Kirshner, 1979

REVIEW BY: Bruce Rusk


“The empty page before me now, the pen is in my hand /
The words don't come so easy but I'm trying /
I'm searching for a melody or some forgotten line /
They can slip away from us so quickly.”

The opening track of Kansas' sixth studio album Monolith is telling of the nature of the album. “On The Other Side” is an introspective song by Kerry Livgren about, of all things, writer’s block.  One of the better tracks on an overall disappointing album, it follows the template that made Leftoverture and Point of Know Return work. Sadly, few of the other songs do. It’s really the only great song on the entire album.

At the time of the release of Monolith, the band was riding high on two blockbuster studio albums, a well-received live album, and two tours filling the largest venues available all over the world. Unfortunately, this release doesn't seem to have built on that momentum. The songwriting had become cleanly divided between Kerry Livgren and Steve Walsh, and it feels like they both were a bit dried up creatively. Livgren turns in one of his most bizarre compositions ever with “People Of The South Wind,” a likable homage to their home state, but it's poppy and danceable, two things a my_heart_sings_the_harmony_web_ad_alt_250 Kansas song should not be. Sonically, the album has a screechy quality throughout. Livgren and Walsh seemed to have gone totally synth-happy, and Walsh's amazing Hammond organ work is nowhere in earshot. An otherwise excellent song “A Glimpse Of Home” is nearly ruined by cheesy synth horns. The light and airy closer “Reason To Be” suffers from some equally annoying synth abuse.

Walsh's songs on the album tend towards hard rock, but they don't follow traditional rock trends.  That’s fine if it works, but his songs largely don't. He seems to be trying way too hard to take the complex arrangements Kansas is known for and make them rock. He did this nicely on earlier albums, but these cuts feel forced. “Away From You” and “How My Soul Cries Out For You” are far too lyrically dense, to the point where their meaning or story are incomprehensible. And the mix of heavy guitar and pounding piano are overly dense and chaotic as well.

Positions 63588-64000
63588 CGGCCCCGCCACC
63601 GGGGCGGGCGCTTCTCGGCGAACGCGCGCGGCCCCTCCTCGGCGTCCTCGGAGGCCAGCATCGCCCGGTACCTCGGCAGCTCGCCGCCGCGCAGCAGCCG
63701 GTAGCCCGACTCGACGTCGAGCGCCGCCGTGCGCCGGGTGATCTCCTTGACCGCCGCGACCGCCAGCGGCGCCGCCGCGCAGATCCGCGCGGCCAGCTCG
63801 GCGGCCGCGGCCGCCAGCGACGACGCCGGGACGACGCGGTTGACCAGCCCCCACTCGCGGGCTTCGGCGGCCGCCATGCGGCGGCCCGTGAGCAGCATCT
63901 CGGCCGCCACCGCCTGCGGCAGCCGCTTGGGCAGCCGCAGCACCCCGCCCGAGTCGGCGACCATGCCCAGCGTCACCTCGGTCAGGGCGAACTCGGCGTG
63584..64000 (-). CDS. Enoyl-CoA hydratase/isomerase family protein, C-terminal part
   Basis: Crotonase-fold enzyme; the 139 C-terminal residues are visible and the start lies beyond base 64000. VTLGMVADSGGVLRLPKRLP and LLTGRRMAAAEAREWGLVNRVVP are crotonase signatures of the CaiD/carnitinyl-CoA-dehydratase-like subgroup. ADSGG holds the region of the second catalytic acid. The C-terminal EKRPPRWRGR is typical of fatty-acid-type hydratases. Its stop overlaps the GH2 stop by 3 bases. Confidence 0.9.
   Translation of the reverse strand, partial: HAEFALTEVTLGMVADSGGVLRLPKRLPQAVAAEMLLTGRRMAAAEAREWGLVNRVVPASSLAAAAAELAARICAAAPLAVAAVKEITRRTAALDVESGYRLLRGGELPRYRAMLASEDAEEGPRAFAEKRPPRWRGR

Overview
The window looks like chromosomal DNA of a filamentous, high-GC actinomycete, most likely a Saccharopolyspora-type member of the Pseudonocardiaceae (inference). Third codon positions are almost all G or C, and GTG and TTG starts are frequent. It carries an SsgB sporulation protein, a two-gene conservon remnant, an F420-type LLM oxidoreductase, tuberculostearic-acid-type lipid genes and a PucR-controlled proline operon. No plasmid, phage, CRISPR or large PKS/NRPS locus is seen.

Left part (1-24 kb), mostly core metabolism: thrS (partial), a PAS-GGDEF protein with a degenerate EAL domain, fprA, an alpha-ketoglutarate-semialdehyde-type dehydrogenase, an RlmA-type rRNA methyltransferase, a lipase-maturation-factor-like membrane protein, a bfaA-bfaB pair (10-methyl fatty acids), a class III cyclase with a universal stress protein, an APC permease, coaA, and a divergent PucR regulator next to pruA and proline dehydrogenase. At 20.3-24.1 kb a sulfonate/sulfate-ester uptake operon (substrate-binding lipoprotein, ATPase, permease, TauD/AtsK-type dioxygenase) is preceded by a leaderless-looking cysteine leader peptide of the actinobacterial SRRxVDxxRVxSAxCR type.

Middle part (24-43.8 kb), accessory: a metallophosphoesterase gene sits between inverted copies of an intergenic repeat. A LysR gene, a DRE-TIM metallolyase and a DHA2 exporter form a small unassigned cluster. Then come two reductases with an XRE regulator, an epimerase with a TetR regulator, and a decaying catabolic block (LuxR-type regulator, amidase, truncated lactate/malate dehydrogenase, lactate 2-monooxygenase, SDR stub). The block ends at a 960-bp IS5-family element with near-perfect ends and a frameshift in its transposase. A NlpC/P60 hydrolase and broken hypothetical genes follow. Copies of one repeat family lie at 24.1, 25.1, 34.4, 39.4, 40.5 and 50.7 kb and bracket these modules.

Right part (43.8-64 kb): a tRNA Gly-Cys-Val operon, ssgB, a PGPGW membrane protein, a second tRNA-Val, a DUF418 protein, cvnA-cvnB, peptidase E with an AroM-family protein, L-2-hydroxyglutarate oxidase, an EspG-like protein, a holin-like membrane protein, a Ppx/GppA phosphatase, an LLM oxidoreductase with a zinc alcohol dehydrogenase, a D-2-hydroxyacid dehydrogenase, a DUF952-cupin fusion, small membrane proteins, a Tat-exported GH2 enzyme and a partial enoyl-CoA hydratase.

Even the great bands have their clunkers. Monolith tries hard, but largely comes off overblown and lacking in inspiration. The few good tracks barely rise above the poorer ones.

On a personal note, it's hard for me to slag these guys at all. I'm a proud Wheathead, and many of my fellow Wheatheads proclaim this as their favorite Kansas album ever. Interestingly, they will often also say it was their first exposure to the band. If this had been my first taste of them, I know I would have a much higher opinion of it. But at the time it came out it was their weakest effort, and I was all too familiar with their best to ever warm up to this album. The best of Monolith fortunately can be found on their excellent box set, and the 30th Anniversary collection Sail On.

Rating: C-

User Rating: B



© 2008 Bruce Rusk and The Daily Vault. All rights reserved. Review or any portion may not be reproduced without written permission. Cover art is the intellectual property of Kirshner, and is used for informational purposes only.